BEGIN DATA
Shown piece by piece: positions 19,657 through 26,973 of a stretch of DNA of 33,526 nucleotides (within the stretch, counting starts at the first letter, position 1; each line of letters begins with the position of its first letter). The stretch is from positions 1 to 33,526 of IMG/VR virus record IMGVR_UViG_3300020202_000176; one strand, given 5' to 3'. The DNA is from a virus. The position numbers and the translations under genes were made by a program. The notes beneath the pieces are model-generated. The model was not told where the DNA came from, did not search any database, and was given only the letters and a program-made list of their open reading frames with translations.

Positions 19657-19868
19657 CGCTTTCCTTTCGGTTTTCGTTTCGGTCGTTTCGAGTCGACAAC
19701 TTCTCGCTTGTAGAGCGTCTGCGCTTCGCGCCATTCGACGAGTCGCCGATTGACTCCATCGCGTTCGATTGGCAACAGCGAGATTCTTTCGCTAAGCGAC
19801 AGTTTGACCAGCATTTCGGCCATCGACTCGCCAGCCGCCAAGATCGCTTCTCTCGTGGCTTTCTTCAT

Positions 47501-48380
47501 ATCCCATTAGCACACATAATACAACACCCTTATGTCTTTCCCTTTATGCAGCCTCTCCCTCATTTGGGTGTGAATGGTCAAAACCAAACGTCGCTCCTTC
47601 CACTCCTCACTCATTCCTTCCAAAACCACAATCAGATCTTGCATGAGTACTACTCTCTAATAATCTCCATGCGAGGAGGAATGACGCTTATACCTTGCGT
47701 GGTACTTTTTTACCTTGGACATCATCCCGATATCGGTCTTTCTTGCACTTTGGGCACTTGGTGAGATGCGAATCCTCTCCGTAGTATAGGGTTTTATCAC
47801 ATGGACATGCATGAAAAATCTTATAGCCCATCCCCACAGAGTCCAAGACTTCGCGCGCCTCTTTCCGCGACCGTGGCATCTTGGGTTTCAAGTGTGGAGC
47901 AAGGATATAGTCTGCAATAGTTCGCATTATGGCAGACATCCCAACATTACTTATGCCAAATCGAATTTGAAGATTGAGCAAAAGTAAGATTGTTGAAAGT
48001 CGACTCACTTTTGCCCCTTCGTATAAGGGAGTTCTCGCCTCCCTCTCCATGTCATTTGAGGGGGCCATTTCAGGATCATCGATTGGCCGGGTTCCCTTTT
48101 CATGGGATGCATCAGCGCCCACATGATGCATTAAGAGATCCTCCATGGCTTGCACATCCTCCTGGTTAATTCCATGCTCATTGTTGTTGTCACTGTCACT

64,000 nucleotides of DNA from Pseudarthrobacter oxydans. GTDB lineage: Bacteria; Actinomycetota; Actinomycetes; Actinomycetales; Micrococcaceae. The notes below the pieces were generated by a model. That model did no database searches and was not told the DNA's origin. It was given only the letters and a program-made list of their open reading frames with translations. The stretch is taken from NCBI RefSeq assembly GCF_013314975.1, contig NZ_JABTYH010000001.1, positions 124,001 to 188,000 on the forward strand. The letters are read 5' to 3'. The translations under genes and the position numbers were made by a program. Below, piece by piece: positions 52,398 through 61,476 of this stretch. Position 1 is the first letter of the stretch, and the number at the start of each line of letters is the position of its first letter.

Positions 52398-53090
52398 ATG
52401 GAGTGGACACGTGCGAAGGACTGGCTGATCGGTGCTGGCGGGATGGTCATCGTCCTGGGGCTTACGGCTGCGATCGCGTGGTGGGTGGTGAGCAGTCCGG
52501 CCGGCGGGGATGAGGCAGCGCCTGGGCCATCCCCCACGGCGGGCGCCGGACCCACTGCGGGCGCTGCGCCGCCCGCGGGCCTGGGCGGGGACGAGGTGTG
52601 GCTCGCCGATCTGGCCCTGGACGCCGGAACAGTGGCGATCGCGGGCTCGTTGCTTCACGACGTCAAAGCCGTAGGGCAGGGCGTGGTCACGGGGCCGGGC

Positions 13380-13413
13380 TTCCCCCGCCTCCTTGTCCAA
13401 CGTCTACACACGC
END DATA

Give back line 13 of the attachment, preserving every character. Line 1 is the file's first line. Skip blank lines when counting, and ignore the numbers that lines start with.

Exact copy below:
48101 CATGGGATGCATCAGCGCCCACATGATGCATTAAGAGATCCTCCATGGCTTGCACATCCTCCTGGTTAATTCCATGCTCATTGTTGTTGTCACTGTCACT